Sara Benatar, Rabbi Moshe Silberhaft and Yosi Kabli


This yearís Purim celebrations north of the Limpopo had an unusual, and in many ways unique, flavour compared with those held elsewhere in the Diaspora. In the Zimbabwean capital, the combined Harare Hebrew Congregation and Sephardi Hebrew Congregation were joined by many Israelis who are living and working temporarily in the country. Even more unusually, the organisers and participants in the Purim events held at the local Sharon Primary School were almost all not Jewish.

There are today about a ninety Israelis in Zimbabwe, mainly working in the diamond industry, in the agriculture-irrigation field and in working with the Zimbabwe government in producing new official documentation. While generally uninvolved in local Jewish affairs, they come together twice a year to celebrate Purim and observe Yom Kippur. Following the Megillah reading by the congregationís lay reader Yossi Kabli and seudah in the Harare shul, a number of them put on a Purim play, a tongue-in-cheek update of the story featuring Iranian President Mahmoud Ahmadinejad as Haman.

Rabbi Moshe Silberhaft travelled to Harare for the occasion, both in his capacity as Spiritual Leader and CEO to the African Jewish Congress and in his capacity as President of the African Jewish Congress Zimbabwe Fund (AJCZF). The latter was established a few years ago to provide needy members of the Zimbabwean Jewish community with basic necessities and medicines. During his stay, Rabbi Silberhaft met with AJCZF chairman and President of the Zimbabwe Jewish Board of Deputies President Sam Benatar to assess the situation of the community and what its current needs are. The also met with the leadership of the Sephardi and Harare Hebrew congregations, the local Chevra Kadisha and various people in need. Although conditions remain very difficult in Zimbabwe, there has been a steady, if slow, improvement in the economic situation in recent years, including increasing foreign investment.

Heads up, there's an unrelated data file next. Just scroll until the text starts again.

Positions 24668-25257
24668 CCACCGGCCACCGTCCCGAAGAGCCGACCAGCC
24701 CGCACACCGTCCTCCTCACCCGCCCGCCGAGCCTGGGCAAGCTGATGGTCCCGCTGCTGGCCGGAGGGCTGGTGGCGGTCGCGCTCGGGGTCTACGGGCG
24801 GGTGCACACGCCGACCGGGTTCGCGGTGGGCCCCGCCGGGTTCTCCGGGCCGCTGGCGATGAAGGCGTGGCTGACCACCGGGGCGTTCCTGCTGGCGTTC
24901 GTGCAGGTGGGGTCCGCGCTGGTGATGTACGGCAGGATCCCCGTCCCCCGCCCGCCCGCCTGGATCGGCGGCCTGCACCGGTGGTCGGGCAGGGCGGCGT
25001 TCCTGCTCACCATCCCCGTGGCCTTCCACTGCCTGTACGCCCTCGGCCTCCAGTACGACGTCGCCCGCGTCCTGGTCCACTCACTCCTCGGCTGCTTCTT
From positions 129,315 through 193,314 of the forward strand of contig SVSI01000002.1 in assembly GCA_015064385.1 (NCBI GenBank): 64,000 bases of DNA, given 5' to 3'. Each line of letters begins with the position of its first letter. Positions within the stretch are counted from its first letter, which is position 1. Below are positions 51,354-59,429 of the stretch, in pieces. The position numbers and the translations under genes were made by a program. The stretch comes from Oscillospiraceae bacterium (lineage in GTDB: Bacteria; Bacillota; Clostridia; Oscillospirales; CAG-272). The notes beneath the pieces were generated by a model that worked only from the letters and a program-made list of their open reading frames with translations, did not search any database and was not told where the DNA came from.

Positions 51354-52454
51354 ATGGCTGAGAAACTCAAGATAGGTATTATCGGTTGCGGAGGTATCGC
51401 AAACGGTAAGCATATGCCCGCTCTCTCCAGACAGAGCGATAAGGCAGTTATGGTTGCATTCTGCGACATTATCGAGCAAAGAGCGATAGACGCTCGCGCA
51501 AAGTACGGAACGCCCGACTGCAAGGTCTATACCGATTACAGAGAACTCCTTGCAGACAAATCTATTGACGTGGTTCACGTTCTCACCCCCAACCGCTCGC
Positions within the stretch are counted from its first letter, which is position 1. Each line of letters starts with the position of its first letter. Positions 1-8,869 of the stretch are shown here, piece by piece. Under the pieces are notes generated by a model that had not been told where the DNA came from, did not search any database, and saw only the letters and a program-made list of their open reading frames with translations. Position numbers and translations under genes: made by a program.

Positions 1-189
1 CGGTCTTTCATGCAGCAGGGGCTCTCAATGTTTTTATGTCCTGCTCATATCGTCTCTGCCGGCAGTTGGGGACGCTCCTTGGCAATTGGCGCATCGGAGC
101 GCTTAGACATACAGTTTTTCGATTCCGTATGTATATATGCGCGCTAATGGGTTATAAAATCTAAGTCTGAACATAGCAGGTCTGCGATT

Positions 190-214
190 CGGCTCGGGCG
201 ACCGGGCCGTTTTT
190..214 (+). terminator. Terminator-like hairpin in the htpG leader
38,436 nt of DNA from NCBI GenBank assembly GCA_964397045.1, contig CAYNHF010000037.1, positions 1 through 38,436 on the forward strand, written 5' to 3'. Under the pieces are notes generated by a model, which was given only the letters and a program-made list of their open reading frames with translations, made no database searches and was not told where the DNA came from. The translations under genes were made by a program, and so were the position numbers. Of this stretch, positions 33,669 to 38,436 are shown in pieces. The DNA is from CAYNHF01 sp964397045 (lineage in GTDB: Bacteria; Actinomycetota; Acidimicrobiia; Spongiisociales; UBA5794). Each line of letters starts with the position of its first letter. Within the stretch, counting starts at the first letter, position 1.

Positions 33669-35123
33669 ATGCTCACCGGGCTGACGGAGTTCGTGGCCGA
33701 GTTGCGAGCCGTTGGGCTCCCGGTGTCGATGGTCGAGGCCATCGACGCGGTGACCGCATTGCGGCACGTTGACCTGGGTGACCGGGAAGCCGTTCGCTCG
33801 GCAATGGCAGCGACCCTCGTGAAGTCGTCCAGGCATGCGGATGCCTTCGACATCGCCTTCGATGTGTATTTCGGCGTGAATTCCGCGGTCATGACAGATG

While there remains only one Jewish pupil, out of 200, at Sharon Primary School, the institution itself remarkably continues to run as a fully-fledged day school. Shabbat and festivals are taught, the school is closed on Chagim and pork and other obviously non-kosher products are prohibited. On Purim, the pupils and teachers came to school in fancy dress and both the senior and nursery school put on plays for Rabbi Silberhaft and the visiting Jewish leadership. The first took the form of a skilfully staged puppet show. Rabbi Silberhaft was impressed at how the teachers had not only taught Purim as a historical event, but had succeeded in conveying to the pupils its enduring relevance as a reminder of the need to combat racism and oppression, one of the many (david, not sure what word to use here) of a modern day Haman.